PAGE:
Winona Republican-Herald, The (Newspaper) - June 13, 1953, Winona, Minnesota                              Cloudy Tonight, Occasional Showers; Cooler Sunday Night Austin at Winona Sunday at 8 p. m.r KWNO AM-FM VOLUME 53, NO. 99 SIX CENTS PER COPY WINONA, MINNESOTA, SATURDAY EVENING, JUNE 13, 1953 SIXTEEN PAGES Both New And Old Barn construction were blow. New construction for a lean-to is in the twisted into rubble at the William Martinson right foreground. Lumber only 100 feet from the farm south of Witoka. The silo withstood the barn was not disturbed by the winds. Louis Horsman, Winona Rt. 2, looks up splatters of leaves and grass driven against his home by winds and rain Fri- day night. The new home was virtually undamaged, although the barn was destroyed. The Clark Goss Garage at Witoka is near wall. Concrete blocks badly damaged the tractor, collapse from the loss of its north wall. Wind A truck rack is seen through the hole in the shat- whistled in through the open doors and blew out the tered side. District Legion, A uxiliary Begin 33rd Annual Sessions in Winona 750 Expected Here Today; Election, Parade on Sunday American Legion members from throughout Southeastern Minnesota and their Auxiliary counterparts opened first sessions this morning of the 33rd annual First District American Legion convention here. Some 400 Legionnaires and Auxi- liary members had registered by noon today and afternoon and Sun- day registrations are expected to swell the total registration for the convention to some 750 persons. Tackling far-ranging discussions of the Legion's nation-wide four- point re- habilitation, national security and child welfare the conventioning Legionnaires and Auxiliary looked forward to a full afternoon of con- tinuing sessions today and wind-up sessions Sunday morning. Legion meetings are at the American Legion Memorial Club, 265 E. 3rd St. The Auxiliary is in session at the Red Men's Wigwam. Banquet Tonight Highlighting the balance of the day's program is the joint con- vention banquet at 6 p. m. at the Oaks. Principal speaker will be J. Addington Wagner, Battle- Creek, Mich., national vice commander. Roy T. Anderson, Austin, retiring national committeeman; Odell Lee, Mabel, district commander, and Leo J. McCaffrey, commander of Leon J. Wetzel Post 9 of the American Legion, also will appear. Honored at the banquet table will be John W. Dugan and Mrs. Leo F. Murphy Sr., convention chair- man and convention Auxiliary chairman respectively. A d o 1 p h Bremer will be-the toastmaster. A convention dance is scheduled at the Memorial Club at p. m. following the banquet. Final sessions of the Legion and Auxiliary are scheduled Sunday morning at a. m., featured by the annual election of district officers. Sessions will adjourn in time for the annual memorial serv- ice at a. m. at the State Theater. Committees Named Committee appointments made at the convention this morning in- cluded: Rules and credentials Stan Sevaldson, Albert Lea; Clarence Nitschke, Owatonna, and John Galvin, La Crescent. Resolutions George Frogner, Harmony, chairman; William Cos- grove, Rochester; Arlo Laging, Wykoff, Richard Olson, Blooming Prairie, and Russ Voight, Albert Lea. Time and place 0. D. Krogen, Fountain City; George Olson, Ro- chester, and Duane Bierbaum. Auditing Wendell Liane, New Richland; Ben Feda, Harmony, and Dan Fisher, Waseca. Nominating Leo McCaffrey, Winona; J. H. Worell, Wabasha; Joe Fruth, Grand Meadow; Byron Ingvalson, Preston, and Joe By- ron, Waseca. Officers to be elected Sunday morning include the commander, three vice commanders, finance officer, chaplain, historian, 10 de- legates to the national convention and 10 alternates to the national convention. Canada to Have Elections Aug. 10 OTTAWA Parlia- ment went out of business today with elections for a new one set for Aug. 10. Prime Minister Louis St. Laur- ent announced the voting date fol- lowing a Cabinet meeting Friday night, automaticaDy dissolving par- liament. Pictured During an adjournment of business sessions of the First District American Legion Convention this morning are, left to right: Ben Feda, Harmony, commander-elect of Fillmore County; E. L. Hibbard, Lake City, commander- elect of Louis McCahill Post 110 there; Leo J. McCaffrey, Winona, commander of Leon J. Wetzel Post 9; Roy T, Anderson, Austin, retiring na- tional committeeman from Minnesota; Odell Lee, Mabel, first district commander, and John W. Dugan, Winona, convention chairman. (Repub- lican-Herald photo) Mid-June Heat Wave Shows No Sign of Letup By THE ASSOCIATED PRESS A mid-June heat wave showed no signs -of a letup over wide areas in the South and Central sections of I the country today. Pleasant, mild 'weather was the outlook for most I other areas. There were a few. wet and cool spots. Temperatures climbed to mid- summer marks in some parts of the hot belt yesterday. The mer- cury zoomed to 112.5 degrees at Pittsburg, Kan., the city's hottest day since August, 193S. Readings of 100 and above were reported again yesterday in Texas, Kansas, Missouri and Oklahoma. They were in the 90's in most of the West Central states. The week-long oppressive .wea- ther has caused at least 10 deaths including four in Kansas, three in Missouri and three in Tennessee. Coolest spots were in New En- gland and the Pacific Northwest. Temperatures in those areas early today were generally in the 40's. In contrast, it was 90. above at Presidio, Tex., where yesterday's, high was 105. Showers fell early today in the Upper Missouri Valley and ex- treme Upper Mississippi Valley. Light thundershowers were report- ed in sections of the Eastern Great Lakes, the Central Atlantic states and in extreme Southern Texas. Rain fell in Laredo, last night, the first precipitation since .42 of an inch of rain on March 18. On Thursday Laredo closed its stores for one hour while per- sons of all denominations gathered in the downtown plaza and prayed for rain. i Youth Drowns Near Rochester ROCHESTER, Minn. UP) Henry A. Frederich, 23, Rochester, drowned in Lake Zumbro near Oronoco today while testing a new outboard-motor. The boat apparently tipped throwing Frederich into the water, then continued on to shore, pilot- less. The accident occurred near White Bridge. The body was recovered' by fire- men. Frederich, a contract milk hauler, was single. Moose Membership Passes Million Mark BRAINERD, Minn. Nation- al membership of the Loyal Order of Moose has passed the Trillion mark, Fritschoff G. Sallness, Su- preme governor of the order, re- ported here Friday night. Sallness, from Saginaw, Mich., was honor guest as Brainerd Lodge 1246 initiated a class of 17. Roy Wing, Stevens Point, Wis., state director for that state and Minne- sota, 'also attended the induction ceremonies. Young Mother Found Slain, Husband Sought GLEN BURNIE, Md. (Si A young mother was found shot to death near here and a search was ufTder way today for her husband and five young sons. The husband and youngsters, ranging in age from 18 months to 9 years, were last seen in Somerset County, Pennsylvania, traveling in a maroon, 1946-47 Buick sedanette, police said. They put out a .pickup notice for the husband, urging of- ficers to "use caution." State Po- lice Lt. Martin M. Puncke said he was "terribly worried about the fate" of the children. Authorities said_ they could not determine immediately whether 27- year-old Mrs. May Ann Shaulis was slain or took her own life. Dr. Gustave H. Faubert, Anne Arundel County medical examiner said no gun was found but there was a .32 caliber cartridge shell on the floor, along with an unfired .32 caliber gullet. Ike Hopes for Just Peace in Korean Dispute President Flying Back From Visit to Minnesota, Dakotas CUSTER STATE PARK, S. D. W) President Eisenhower flies back East today after expressing hope the Korean prisoner of war agreement will lead to an armis- tice, a just peace and general eas- ing of world tension. The President was scheduled to take off from the Rapid City, S. D., Air Force Base at p.m. (EST) and to arrive at Lebanon Airport near Hanover, N. H. at p.m. At Hanover tomorrow he will receive an honorary doctor of laws degree at Dartmouth College commencement exercises. He will make a brief speech there, then go on to Oyster Bay, Long Island, New York for another informal talk at ceremonies dedicating Saga- more Hill, the home of President Theodore Roosevelt. From there he will fly back to Washington, arriv- ing Sunday evening and completing a five-day trip into as many states. The President came to the State Game Lodge here late Thursday and .spent about eight hours Friday trout fishing in French Creek. He caught seven trout, the largest about two and one-half pounds. Late in the day, Eisenhower made public a message to Prime Minister Nehru of India. In it, the President expressed the "earnest hope" the POW repatriation agree- ment reached last week at Pan- munjom "will speedily lead to an armistice and :'ust peace in Korea and to a relaxing of world tension." Also made public was an earlier Nehru message asking the State Department to congratulate the President on the signing of the POW agreement. "The United States under the leadership of the Neh- ru said, "has played a wise and generous part in these negotiations which have resulted in an agree- ment. I should like to offer my respectful congratulation to Presi- dent Eisenhower for his leadership at this critical moment, "I earnestly trust that this agree- ment will lead to peace, not only in the Far East but elsewhere." India is a member of the five- nation commission which, under the Panmunjom agreement, would handle POW repatriation. Man Collapses, Dies on Golf Links ST. PAUL. Bowman, 58, St. Paul, collapsed and died at the Midland Hills golf course late Friday. He was president of the Sun-Rayed Products Sales Co. here. The coroner said Bowman's death apparently came from a heart attack, induced- by over- exertion in the 90-degree tempera- ture. Batter Area Mutual Aid Pact Demanded by Rhee By ROBERT B. TUCKMAN SEOUL Syngman Rhee has called on the U. S. to sign an immediate mutual defense pact with South Korea to halt bit- ter anti-armistice demonstrations that erupted into sporadic violence today. Even as the fiery old patriot asked bis people to soften the fury of their demonstrations, another top government official told the Allies they could pull out of the war if they wish. And staff officers put the finish- ing touches on a truce agreement which could end nearly three years of fighting within a few days. Rhee, in written replies to a. newsman's questions, said "I need something concrete to show the people that our security has been guaranteed and that (a defense pact) will help." U. S. President Eisenhower offered Rhee a joint defense pact after the impending armistice is signed. 5th Day of Rioting The seething demonstrations gained added fury in their fifth straight day. U. S. soldiers fired over the heads of school boys who stoned an Army wrecker, fist and rock fights erupt- ed, youngsters stormed barbed wire barricades. And milling crowds continued to shout "Unification or death... drive north drive north..." Rhee again asserted his violent opposition to the armistice which may come in a few days in answer to questions from Rolf Lamborn, correspondent for the Stockholm Tidningen. Calling the truce a "flagrant sell- out" of his nation, Rhee said the United Nations now is "going to wash its hands of the Korean en- tanglement." Cancel Army Leaves At the same time, the ROK de- fense ministry some of whose officers have called for South Ko- rea to continue the fighting can- celed all military leaves "in view of the grave emergency." All serv- ice personnel were restricted to their bases. In Seoul, barbed wire barricades were thrown up in front of Allied correspondents- billets where disabled war veterans staged a sit- down strike. Meanwhile, at Panmunjom, two teams of Allied and Communist staff officers whittled at remain- ing details blocking an armistice. Dain J. Domich, Sacramento, Calif., was named president of the National Junior Chamber of Commerce at the organization's annual convention in Minneapo- lis Friday. (AP Wirephoto to The Republican-Herald) Hopes Fading That Kidnaped Man Is Alive 4-Die in Sparta Farm Fire SPARTA, Wis. expectant mother and her three small chil- dren perished early today when-the family's rural home burst into flames during an electrical storm. The victims were Mrs. Beverly Jean Leis, 23, her daughters, Di- ane, .5, Barbara, 4, and her son, Stephen ,2. Ths husband and father, Arnold, suffered severe burns in a desper- ate rescue attempt. Ha is in crit- ical condition at Sparta Hospital. He ran to a neighboring farm Leis told authorities he was awakened by his wife and found the entire first floor of the two story frame house in. flames. He led her to a window and as he attempted to lift her. out "fell through' the opening himself. He climbed-.back in but could not lo- cate his wife and was forced to flee. for help. But by the time the Spar- ta volunteer fire department ar- rived the blaze was far out of control. Fire Chief Ery Edwards said it was impossible immediately to dis- cover the cause of the blaze at the home on Highway 27, five miles south of Sparta. He had the testi- mony of Arnold Westby, a milk hauler who had stopped at the farm at a.m. to pick up milk. Westby related there was no in-, dication of a fire then. However, when he drove past the house 20 minutes later it was enveloped in flames. He also put in a call for the fire department. The bodies were recovered aft- er the .flames had reduced the large house to a mound of wreck- age. The: fire burned for two hours. CHICAGO that a kid- naped state legislator would be found alive appeared fading today, more than 30 hours after he was abducted near his home Thursday night. Fears that state Rep. Clem j Graver had met violent death at the hands of his abductors were expressed by police, including Commissioner Timothy O'Connor who was in personal charge of the kidnaping case. "I feel certain: we'll never find Graver O'Connor said. Police said they had no tangible clues in their search for the 53- year old West Side Republican leader. Graver, who had been in politics all bis life and has been a state representative since 1950, was seized by two men as he parked his car in his garage near his home about 10 o'clock Thurs- day night. His struggle with his abductors was witnessed by his wife, Amelia, 51, and four other persons. Graver is Republican committee- man-from the 21st Ward, one of the eight wards making up-the so- called West Side Bloc reportedly dominated by mob interefti. Crops Leveled, Barns Wrecked In Storm Path By FRED LEIGHTON Republican-Htrild Editor Screaming winds swept diagonal- ly across Winona County between 1 and 2 a.m. today leveling more than a score of barns and out- buildings, disrupting telephone com- munications, laying crops in ruin and felling hundreds of trees. No one was reported injured in the season's second disastrous wind storm, but damage will-run into the multiple thousands of dol- lars. The hurtling winds took up their destructive ways at Elgin and ran out of steam at Dakota, after hitting the Eyota, Witoka and No- dine areas. Hardest-hit community was the village of Witoka, eight miles south of Winona, where both telephone and electric service were knocked out, huge hailstones battered roofs and windows, trees fell-on homes and the 50 by 100-foot roof of the Isadore Burbach truck and imple- ment garage was hurtled 75 yards and plastered against the Schwert- feger Grocery. Houte Burbach said, "It came and went in just seconds. I got up to close the windows. It was I had just finished when 'this ter- rific noise started up. The whole house shook on its foundations." His garage was damaged an esti- mated It is not insured. A large section of the hurtling Burbach roof snapped a main tele- phone cable at the Witoka Store. Service west of 'Witoka through and' west of Wilson was disrupted. Fifty subscribers were without service.. The phones were expected to be back in use by mid-afternoon. Witoka was without water this morning. Electric service to the Burbach garage was disrupted. Burbach pumps water for the vil- lage. Water service was expected to be restored by noon. The storm struck Elgin at 1 a.m. Only the house and the corn crib (Continued en 7, Column 3) WINDS WEATHER FEDERAL FORECAST Winona and Vicinity Partly cloudy to cloudy tonight and Sun- day. Occasional local thunder- showers, continued warm tonight but turning' cooler Sunday night Low tonight 68, Mgh Sunday 86. LOCAL WEATHER Official 'observations for the 24 hours ending at 12 m. today: Maximum, 93; minimum, 68; noon, 85; precipitation, .24; sun sets tonight at sun rises to- morrow at AIRPORT WEATHER (No. Central Observations) Max. temp. 92 at p.m. Fri- day, min. 71-at a.m. today. Noon layers of clouds scattered at broken at and overcast at IS.OOO! Visibil- ity 15 miles, temperature 84, wind 4 miles per hour from east south- east, barometer 29.87 steady, hu- midity 73 pw cant.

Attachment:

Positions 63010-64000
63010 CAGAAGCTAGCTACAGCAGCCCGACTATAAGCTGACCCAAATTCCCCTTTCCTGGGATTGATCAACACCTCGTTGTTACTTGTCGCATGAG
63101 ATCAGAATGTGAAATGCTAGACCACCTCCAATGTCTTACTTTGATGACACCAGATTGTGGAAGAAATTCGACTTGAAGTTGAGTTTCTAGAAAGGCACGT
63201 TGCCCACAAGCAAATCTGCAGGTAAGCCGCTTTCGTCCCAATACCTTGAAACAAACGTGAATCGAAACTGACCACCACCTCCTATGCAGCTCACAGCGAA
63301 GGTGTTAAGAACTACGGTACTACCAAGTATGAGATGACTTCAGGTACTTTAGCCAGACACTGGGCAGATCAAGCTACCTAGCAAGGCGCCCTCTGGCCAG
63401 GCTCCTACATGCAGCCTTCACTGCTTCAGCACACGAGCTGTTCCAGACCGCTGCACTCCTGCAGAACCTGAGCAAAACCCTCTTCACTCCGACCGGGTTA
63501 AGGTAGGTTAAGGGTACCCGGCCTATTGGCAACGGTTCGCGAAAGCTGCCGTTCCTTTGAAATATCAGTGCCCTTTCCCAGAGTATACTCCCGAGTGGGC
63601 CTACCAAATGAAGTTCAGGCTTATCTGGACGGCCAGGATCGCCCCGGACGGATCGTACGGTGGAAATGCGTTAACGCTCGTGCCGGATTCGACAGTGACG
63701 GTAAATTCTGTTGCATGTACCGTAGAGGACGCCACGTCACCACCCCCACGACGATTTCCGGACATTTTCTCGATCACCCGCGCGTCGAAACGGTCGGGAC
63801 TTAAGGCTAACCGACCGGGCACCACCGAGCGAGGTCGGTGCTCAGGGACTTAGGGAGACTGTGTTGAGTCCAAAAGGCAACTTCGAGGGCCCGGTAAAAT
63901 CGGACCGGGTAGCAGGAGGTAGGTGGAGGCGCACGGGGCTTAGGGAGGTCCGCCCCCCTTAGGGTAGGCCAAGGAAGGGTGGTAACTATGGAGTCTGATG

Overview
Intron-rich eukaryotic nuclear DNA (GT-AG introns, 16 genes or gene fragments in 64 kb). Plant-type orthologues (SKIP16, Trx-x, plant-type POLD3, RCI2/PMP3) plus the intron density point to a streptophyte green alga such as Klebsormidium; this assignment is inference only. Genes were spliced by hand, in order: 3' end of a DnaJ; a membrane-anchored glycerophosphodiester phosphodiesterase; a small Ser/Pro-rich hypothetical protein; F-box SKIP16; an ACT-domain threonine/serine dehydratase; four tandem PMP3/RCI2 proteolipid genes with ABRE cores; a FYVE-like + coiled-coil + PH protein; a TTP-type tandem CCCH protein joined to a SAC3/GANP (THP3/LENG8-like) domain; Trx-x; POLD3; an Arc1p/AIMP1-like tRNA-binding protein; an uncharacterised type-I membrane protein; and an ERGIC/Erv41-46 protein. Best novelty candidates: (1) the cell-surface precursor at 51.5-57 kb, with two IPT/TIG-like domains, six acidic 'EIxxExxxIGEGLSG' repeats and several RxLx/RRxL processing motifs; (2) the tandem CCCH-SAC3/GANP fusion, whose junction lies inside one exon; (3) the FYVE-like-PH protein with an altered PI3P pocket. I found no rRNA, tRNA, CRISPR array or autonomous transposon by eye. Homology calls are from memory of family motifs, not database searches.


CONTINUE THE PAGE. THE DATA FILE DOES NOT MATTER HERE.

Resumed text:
From 1607 To The Present